Halley's Comet - the story behind Comet Halley
This article talks about Halley's Comet
. Comet Halley, as it is also called, is perhaps the most famous of all comets. In 1705, the English astronomer, Edmond Halley used Isaac Newton’s new theory on gravitation to learn more about comets. He wanted to determine the orbits of comets by using their recorded positions in the sky as markers of time. He discovered that the comets of 1531, 1607, and 1682 all had the similar brightness and almost the exact same orbits. After figuring out the gravitational influences on the cometary orbits from Jupiter and Saturn, he predicted that all of these appearances had been from the same comet. His conclusion led to his calculations to predict the comet’s return in 1758.
Just as predicted, Halley's Comet passed again in 1758 but Edmond Halley had died in 1742 and never got the chance to see it. The comet appeared on Christmas night 1758 and proved that Edmond Halley was right and that Isaac Newton’s theories on gravity were indeed true. The comet has since been named after Halley and records were later found indicating that Halley’s Comet had been observed as early as 240 BC.
In 240 BC and earlier, records show that Chinese astronomers saw the comet appear from as early as 467 BC. After 240 BC, records were made by the Chinese, Babylonian, Persian, and other astronomers from Mesopotamia.
In 87 BC, V.G. Gurzadyan and R. Vardanyan said that the “symbol on Tigranes the Great’s crown that features a star with a curved tail” may represent the passage of Halley’s comet in 87 BC. The comet passed on August 6 in 87 BC to bring in the New Era of the brilliant King of Kings.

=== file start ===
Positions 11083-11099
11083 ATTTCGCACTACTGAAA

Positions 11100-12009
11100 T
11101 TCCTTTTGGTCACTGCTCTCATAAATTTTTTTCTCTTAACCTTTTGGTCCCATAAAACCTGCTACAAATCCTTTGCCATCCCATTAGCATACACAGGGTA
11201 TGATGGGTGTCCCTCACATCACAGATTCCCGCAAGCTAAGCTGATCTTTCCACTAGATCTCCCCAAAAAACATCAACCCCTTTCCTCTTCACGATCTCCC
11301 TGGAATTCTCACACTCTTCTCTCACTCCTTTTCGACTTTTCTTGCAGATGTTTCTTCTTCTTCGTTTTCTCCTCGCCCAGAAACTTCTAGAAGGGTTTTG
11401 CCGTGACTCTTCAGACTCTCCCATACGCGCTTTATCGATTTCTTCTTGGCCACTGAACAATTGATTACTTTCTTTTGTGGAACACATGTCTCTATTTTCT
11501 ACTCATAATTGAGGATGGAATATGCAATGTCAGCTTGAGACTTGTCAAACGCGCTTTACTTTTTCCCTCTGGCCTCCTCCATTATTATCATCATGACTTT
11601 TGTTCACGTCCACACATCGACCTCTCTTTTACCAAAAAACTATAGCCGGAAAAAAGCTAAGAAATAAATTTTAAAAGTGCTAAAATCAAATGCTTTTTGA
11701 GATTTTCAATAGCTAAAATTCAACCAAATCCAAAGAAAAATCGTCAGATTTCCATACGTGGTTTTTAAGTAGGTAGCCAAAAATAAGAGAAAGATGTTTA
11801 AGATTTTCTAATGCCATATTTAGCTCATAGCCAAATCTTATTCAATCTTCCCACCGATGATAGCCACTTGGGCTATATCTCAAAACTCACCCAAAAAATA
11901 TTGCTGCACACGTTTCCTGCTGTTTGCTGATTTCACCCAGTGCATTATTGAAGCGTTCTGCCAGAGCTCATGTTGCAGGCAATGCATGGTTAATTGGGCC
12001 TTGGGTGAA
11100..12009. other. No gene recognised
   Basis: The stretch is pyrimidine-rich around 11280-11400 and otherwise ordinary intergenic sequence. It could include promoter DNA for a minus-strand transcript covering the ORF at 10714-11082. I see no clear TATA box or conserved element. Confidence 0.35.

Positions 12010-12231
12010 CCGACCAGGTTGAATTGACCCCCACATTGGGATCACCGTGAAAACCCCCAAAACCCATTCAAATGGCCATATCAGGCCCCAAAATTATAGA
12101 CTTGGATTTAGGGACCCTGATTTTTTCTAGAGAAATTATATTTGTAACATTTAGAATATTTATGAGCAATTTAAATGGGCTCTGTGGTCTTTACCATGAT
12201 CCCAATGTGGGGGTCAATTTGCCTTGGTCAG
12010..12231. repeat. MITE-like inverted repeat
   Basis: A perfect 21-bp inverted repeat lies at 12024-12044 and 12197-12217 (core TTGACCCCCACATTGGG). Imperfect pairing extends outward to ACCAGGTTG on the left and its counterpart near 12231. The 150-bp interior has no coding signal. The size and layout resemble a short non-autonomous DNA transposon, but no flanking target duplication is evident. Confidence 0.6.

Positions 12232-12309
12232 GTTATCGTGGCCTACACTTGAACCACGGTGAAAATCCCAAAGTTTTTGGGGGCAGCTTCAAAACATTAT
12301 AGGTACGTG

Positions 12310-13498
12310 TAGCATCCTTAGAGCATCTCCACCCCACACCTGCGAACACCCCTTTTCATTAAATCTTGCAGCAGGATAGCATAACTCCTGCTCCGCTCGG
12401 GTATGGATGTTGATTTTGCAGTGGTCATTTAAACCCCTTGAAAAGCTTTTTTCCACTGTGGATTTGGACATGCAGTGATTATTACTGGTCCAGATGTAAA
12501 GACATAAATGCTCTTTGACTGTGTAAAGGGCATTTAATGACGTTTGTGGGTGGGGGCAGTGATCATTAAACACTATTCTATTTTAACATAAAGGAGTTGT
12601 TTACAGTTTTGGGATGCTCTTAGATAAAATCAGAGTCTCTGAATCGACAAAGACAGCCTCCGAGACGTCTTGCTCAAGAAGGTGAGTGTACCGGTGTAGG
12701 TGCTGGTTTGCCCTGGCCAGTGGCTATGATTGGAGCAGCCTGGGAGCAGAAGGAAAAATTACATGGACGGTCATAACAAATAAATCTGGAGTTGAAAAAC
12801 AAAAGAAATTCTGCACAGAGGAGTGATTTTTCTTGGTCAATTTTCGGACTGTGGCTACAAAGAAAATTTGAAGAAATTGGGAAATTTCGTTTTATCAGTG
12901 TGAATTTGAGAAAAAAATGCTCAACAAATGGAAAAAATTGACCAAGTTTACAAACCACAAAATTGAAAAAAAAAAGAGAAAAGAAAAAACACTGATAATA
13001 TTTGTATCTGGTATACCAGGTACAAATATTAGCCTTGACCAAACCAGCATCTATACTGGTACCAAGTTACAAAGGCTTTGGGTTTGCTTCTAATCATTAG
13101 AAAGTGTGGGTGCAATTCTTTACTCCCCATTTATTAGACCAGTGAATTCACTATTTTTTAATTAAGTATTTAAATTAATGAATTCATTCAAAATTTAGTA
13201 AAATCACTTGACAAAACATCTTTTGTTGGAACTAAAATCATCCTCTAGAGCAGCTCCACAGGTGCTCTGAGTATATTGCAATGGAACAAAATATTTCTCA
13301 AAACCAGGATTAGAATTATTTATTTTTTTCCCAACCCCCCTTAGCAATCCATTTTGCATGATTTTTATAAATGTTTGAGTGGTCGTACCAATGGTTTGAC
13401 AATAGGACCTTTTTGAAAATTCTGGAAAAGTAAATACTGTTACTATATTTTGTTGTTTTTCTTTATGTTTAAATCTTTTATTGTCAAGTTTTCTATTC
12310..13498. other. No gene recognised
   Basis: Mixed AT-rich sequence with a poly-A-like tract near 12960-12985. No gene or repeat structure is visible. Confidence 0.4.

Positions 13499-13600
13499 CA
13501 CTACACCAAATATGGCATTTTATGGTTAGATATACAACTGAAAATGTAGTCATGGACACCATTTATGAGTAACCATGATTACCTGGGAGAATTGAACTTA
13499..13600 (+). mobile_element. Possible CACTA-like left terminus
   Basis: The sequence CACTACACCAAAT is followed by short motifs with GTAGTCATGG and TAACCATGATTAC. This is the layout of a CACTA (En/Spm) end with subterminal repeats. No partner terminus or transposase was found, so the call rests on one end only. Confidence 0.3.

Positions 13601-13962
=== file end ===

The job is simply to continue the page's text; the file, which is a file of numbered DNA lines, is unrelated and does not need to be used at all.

In 12 BC, Halley’s Comet was seen and some theologians have argued that this might explain the story of the Star of Bethlehem in the Bible.
The Talmud mentions, “there is a star which appears once in seventy years that makes the captains of the ships err”. This quote is thought to be written by the Rabbi Yehoshua ben Hananiah and most likely refers to the comet’s return in 66 AD, the only time it occurred in his lifetime.
In 837, Hally's Comet was closer to Earth than ever before (3.2 million miles away).
In 1066, the comet was seen in England. It has been recorded that it appeared to be four times the size of Venus and having light equal to a quarter of the Moon. Chaco Native Americans in New Mexico also recorded the 1066 comet in their petroglpyhs.
The artist Giotto di Bondone may have observed the comet in 1301. His picture of the Star of Bethlehem in the Arena Chapel was finished in 1305 and is thought to be an early representation of the comet.
In 1456, the comet came close to the Earth with its tail extending over 60 degrees of the sky.
Recent Appearances of Comet Halley
Halley's Comet has been seen in 1835, 1910, and 1986. Its last appearance in 1986 disappointed many who were hoping to get a glimpse. The comet did not have its usual brightness due to increased light pollution on Earth. Halley’s Comet usually appears every 75-76 years and is predicted to return again in 2061.
Return to the Astronomy For Kids Online homepage from this Halley's Comet page